In the book of Nickel and Dimed, the author Barbara Ehrenreich, decided to go undercover as a low wage worker. She wanted to find out how non-skilled workers made ends meet. Barbara’s goal was to find if she would be able to live off the money she earned, and by also having enough money to pay the monthly rent. This was not going to be an easy task for her; she was used to having a home, a companion, reputation, and of course an ATM card.
In June 1998, Barbara left behind everything that was either meaningful or useful to her everyday needs. She was terrified at the beginning not wanting to be revealed for who she really was, a middle-class journalist who was about to explore the world that welfare mothers were living in. Barbara settled for an efficiency of five hundred dollars a month that was thirty miles north of Key West, Florida. When Barbara started searching a low wage job she had two rules. The first one was that she could not use any skills that came from her education or regular career. The second rule was that she had to take the best paying job that was offered to her at the time, and strive for the best on maintaining it. Barbara wanted to avoid being a waitress due to the fact that when she was eighteen it would leave her “bone tired.” For approximately three days she went out and applied at local hotels and supermarkets. After those days had passed she was surprised that she had not received any calls for an interview. She later comes up with the conclusion that the wanted ads were not very sufficient on the actual jobs that were open at that time. Barbara finally lands a job at a restaurant as a waitress.
For two weeks she worked full time from two in the afternoon till ten at night, and earning only two dollars and forty-three cents plus tips. She analyzes her co-workers living conditions in order to get a better understanding on how they budget their money. For instance, ‘Gail,’ was sharing a room in a downtown house with another roommate and was paying two hundred and fifty dollars per week. After knowing how most of her co-workers live she concludes that there was a gross improvidence. Barbara realized that there were “no secret economies” that comfort the poor. On the negative side of this, there was a special cost.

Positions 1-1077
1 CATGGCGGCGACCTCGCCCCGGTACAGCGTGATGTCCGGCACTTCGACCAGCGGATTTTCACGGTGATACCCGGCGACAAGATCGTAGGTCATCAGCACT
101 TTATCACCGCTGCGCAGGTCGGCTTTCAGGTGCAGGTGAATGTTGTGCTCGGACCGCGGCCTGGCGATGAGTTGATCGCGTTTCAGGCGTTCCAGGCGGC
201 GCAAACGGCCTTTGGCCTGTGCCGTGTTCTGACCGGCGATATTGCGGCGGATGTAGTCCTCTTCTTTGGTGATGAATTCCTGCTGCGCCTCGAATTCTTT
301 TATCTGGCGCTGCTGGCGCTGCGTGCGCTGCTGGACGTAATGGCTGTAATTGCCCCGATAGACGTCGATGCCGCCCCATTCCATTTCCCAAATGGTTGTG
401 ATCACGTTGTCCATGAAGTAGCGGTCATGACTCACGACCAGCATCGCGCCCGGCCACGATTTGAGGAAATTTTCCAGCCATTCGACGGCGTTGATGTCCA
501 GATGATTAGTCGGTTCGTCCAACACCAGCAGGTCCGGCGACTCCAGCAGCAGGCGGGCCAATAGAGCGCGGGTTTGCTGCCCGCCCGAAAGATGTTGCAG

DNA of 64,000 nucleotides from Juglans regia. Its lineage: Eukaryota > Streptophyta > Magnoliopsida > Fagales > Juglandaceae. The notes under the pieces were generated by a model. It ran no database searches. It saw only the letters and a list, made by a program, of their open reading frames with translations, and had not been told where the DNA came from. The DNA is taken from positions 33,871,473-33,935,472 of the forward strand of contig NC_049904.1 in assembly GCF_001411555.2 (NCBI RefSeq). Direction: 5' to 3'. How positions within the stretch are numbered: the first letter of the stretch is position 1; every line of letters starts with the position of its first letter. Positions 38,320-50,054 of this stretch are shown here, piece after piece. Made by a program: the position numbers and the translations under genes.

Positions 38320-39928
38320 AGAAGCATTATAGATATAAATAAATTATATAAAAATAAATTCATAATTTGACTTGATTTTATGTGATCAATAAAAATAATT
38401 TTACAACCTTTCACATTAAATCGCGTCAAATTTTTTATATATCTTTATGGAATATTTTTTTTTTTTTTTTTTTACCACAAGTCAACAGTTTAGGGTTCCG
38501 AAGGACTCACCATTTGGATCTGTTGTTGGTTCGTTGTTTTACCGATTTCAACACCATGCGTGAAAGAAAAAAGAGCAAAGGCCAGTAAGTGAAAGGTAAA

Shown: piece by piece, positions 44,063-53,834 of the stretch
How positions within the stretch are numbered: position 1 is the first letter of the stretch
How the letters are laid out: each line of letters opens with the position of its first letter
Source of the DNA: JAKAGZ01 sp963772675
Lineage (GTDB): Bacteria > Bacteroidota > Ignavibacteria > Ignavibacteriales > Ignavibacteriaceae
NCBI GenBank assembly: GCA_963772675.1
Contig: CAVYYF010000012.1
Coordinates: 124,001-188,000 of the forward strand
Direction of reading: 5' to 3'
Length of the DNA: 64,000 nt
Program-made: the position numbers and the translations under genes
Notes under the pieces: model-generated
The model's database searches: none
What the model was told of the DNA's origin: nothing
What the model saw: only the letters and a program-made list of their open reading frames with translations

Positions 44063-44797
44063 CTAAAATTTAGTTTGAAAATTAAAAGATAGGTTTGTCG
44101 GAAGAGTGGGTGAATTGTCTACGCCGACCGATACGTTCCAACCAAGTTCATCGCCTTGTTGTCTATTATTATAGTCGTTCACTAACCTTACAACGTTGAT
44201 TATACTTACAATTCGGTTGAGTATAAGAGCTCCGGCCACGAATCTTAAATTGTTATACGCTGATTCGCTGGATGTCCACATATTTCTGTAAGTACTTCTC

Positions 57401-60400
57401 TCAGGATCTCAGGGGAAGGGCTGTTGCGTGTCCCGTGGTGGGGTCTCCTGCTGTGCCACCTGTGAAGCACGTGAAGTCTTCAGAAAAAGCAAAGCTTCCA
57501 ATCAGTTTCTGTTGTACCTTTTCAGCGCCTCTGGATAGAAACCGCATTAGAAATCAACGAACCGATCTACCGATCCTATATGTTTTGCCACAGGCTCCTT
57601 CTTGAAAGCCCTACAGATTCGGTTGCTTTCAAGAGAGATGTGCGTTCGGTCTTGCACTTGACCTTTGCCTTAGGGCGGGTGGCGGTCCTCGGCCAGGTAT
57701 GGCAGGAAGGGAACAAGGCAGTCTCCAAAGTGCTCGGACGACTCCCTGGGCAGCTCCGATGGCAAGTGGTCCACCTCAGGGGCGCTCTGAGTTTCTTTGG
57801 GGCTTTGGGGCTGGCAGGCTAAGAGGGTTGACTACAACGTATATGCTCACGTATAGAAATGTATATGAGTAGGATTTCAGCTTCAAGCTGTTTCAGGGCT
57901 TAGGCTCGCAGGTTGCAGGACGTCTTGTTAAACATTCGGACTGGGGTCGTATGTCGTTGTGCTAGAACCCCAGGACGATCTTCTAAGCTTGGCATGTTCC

For example, she stated “If you have no money for health insurance and the Hearthside’s niggardly plan kicks in only after three months – you go with routine care or prescription drugs and end up paying the price.” Since Barbara had not given up hope on landing a housekeeping job, she realized that most of the housekeepers that were already hired were immigrants from the Central European post-communist world, Spanish speakers, or African American, opposed to servers who were only English speaking. With learning how to work with people with a variety of personalities Barbara has learned to appreciate them.
In conclusion, the struggles that Barbara went through demonstrated that she put an effort to live similar to a person on welfare. One thing Barbara did discover was that, “The camaraderie of people who are, in almost all cases, far too smart and funny and caring for the work they do and the wages they’re paid.” She also mentioned, “The hope, of course, is that someday these people will come to know what they’re worth, and take appropriate action.” By Barbara stating this, it validates that she had grown to appreciate the people who she worked with, and also hoping they would value themselves and become something more than what they already were.